I chatted with a young musician, FredAlfred online recently and when it came to my age he asked: "Were you a hippie?" By this account, The Death of Hippie occurred in October of 1967. But you only have to read the document to understand the reality isn't quite as neat as the report suggests. The old joke follows: "If you remember the sixties, you weren't there." No, I was too young to be a hippie in 1967, but I still think it was the beginning of something. If celebrating the Summer of Love is worth it, then that "something" that was beginning has to be fleshed out a bit.
An obstacle to fleshing this out from my personal experience is one way of looking at it is that it's the beginning of one blunder after another. I not alone in seeing my own blunders and those of a wide swath of my generation, but it seems there's a minority of us who rather not repudiate the zeitgeist of the time.
Darn it! I never can seem to get to the point of anything. The reason I started with this whole Summer of Love thread was as a way of explaining a long lapse in posting to Bazungu Bucks. The reasons, as best I can tell, have to do with an upwelling of despair about present events. The reality of my local and personal circumstances are quite pleasant. Oh that so many more of us were so blessed! The rub is that the systems which serve my comfort and well-being contribute substantially to the misery of many people around the world. And these systems eat the world's resources in ways that cannot sustain even my local conditions. That's something my generation figured out long ago when we were young, but rather fully put that "inconvenient truth" out of our minds as we "grew-up."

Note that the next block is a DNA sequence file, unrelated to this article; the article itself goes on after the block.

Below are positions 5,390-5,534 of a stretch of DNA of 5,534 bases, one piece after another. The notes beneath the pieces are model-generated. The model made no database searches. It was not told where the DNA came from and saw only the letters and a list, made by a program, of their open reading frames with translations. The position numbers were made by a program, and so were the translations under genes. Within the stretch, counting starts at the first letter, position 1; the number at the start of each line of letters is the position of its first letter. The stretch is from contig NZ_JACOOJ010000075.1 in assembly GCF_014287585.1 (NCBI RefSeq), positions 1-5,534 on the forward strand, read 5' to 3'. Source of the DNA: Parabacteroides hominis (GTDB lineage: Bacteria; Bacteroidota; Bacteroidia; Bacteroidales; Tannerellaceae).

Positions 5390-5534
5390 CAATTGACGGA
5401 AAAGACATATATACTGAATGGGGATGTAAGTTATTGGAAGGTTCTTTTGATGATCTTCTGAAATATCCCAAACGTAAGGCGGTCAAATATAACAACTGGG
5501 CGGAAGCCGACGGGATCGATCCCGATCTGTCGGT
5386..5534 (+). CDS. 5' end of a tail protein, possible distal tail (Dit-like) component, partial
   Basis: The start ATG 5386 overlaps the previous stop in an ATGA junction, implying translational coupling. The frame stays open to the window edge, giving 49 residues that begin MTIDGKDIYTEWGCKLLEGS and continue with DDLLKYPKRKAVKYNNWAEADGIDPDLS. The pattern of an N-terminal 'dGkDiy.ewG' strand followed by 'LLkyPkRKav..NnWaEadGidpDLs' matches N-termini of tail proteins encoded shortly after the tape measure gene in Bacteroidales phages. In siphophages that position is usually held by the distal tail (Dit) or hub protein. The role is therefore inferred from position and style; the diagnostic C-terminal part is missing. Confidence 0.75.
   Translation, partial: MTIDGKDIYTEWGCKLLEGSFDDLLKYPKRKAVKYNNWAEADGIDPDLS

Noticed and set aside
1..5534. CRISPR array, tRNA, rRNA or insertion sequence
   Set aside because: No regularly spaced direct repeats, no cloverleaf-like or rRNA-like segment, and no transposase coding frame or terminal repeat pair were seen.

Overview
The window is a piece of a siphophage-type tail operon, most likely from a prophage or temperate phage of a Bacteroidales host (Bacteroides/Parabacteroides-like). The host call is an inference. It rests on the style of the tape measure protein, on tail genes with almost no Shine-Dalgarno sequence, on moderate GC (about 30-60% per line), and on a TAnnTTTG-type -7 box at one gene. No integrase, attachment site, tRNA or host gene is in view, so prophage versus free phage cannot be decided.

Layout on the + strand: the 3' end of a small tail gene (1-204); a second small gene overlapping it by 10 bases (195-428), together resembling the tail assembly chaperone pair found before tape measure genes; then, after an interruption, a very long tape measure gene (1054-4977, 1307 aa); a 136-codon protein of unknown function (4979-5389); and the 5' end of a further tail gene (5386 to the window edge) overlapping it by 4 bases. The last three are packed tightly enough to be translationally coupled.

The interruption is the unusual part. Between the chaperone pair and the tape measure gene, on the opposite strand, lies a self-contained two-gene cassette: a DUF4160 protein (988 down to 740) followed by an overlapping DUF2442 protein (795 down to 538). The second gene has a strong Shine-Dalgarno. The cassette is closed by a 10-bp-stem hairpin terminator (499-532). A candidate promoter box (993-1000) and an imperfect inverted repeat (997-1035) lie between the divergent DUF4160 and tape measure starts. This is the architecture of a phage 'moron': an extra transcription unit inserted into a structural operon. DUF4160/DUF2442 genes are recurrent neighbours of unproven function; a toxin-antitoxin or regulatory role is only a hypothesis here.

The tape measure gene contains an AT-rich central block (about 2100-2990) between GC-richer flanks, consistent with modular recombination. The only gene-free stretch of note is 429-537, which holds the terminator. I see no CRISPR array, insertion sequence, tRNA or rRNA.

Al Gore, an elder voice of our generation, keeps reminding us that we ignore inconvenient truths at our peril. He gets a lot of laughs, but keeps--it seems quite patiently--to remind us of the point. He penned an Op-Ed in Sunday's New York Times, Moving Beyond Kyoto.
Back in April, I was working hard in my garden. I had also been wondering how to begin local conversations about the the state of things and what we could do about it. Oh and I see by this post at Hats For Health I've been thinking about the Summer of Love for a while. In April, most probably April 29th, shovel in hand, the enormity of the challenge which global climate change hit me like a 2 X 4 to the head. The previous evening I'd read Alex Steffen's review of paleontologist Peter Ward's book, Under a Green Sky: Global Warming, the Mass Extinctions of the Past, and What They Can Tell Us About Our Future. Steffen quotes from the book: